The following is from the March 14, 2014, edition of HealthDay. Sarah Feuerbacher, director of SMU's Center for Family Counseling, provided expertise for this story.
March 25, 2014
By Barbara Bronson Gray
It's hard to imagine what a child may feel when a mother or father dies. Studies have found this crisis can pose serious psychological and developmental problems for years. Now new research suggests kids' academic performance can also suffer.
The extensive study from Sweden finds that after a parent's death, kids tend to struggle with lower grades and even failure in school. If the tragedy was caused by something external -- such as accidents, violence or suicide -- the impact seems to be even more pronounced.
The findings ring true to Sarah Feuerbacher, clinical director of the family counseling clinic at Southern Methodist University, in Dallas. "It makes complete sense to say that if a child doesn't have healthy parental support they will struggle," she said.
Feuerbacher encouraged families to allow children who have lost a parent to grieve in their own individual ways. "Tell them it's OK to cry any time they want, and let the child lead," she said. "If the child wants to hide away any pictures of the deceased parent, that's fine. If they want to display pictures around the house, that's fine, too."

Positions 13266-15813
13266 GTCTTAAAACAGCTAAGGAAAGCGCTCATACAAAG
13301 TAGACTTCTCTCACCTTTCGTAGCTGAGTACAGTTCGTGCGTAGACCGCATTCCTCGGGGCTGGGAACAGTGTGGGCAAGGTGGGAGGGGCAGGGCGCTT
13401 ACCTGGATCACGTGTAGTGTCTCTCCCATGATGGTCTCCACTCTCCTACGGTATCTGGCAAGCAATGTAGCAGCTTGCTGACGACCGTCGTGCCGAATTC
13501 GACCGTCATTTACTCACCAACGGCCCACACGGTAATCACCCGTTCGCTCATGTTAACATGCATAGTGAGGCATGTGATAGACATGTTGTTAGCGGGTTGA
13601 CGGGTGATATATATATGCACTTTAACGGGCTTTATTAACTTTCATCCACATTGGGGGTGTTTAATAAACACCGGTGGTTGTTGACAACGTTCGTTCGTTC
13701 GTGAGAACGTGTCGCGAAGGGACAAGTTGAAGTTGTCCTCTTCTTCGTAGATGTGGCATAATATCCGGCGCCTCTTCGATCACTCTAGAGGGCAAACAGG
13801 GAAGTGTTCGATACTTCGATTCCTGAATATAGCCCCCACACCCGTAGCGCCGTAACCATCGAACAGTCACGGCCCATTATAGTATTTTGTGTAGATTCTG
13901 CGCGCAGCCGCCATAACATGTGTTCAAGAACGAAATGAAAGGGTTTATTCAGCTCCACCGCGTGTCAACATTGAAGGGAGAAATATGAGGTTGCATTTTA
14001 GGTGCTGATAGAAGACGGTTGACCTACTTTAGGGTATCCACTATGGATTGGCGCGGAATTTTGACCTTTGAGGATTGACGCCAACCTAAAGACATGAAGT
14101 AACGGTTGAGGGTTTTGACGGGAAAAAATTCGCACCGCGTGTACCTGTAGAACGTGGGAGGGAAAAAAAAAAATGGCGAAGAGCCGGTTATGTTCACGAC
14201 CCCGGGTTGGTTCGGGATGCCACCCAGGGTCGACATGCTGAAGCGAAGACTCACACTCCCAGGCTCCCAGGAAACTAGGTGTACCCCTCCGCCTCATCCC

Many children feel they don't have a trusted adult to talk with, she said. While some adults think they should try to protect children from the pain of grief, that's not the case. The surviving parent and family should encourage the child to open up "however and whenever they want to," she added.
Kids feel the same emotions that adults do, but because of their lack of maturity, they have trouble understanding what they are experiencing, Feuerbacher said. Their interpretation tends to be more black and white. For example, a child may say something like, "my chest hurts," and not realize that the pain is coming from grief. Some kids release their sense of frustration and lack of control with behaviors such as bedwetting or acting out, she explained.
If a parent is facing a terminal illness, Feuerbacher encouraged parents to seek mental health therapy for their children even before death. At any time, younger children can benefit from play therapy where they are free to express themselves through toys -- while older kids often make progress through group therapy, where others with similar problems share stories, challenges and frustrations.
Should all children who have lost a parent be considered at risk? "Absolutely," Feuerbacher said. "And although they may be a couple rungs on the ladder lower [than kids who haven't lost a parent], they may just need a boost to get up those extra rungs."
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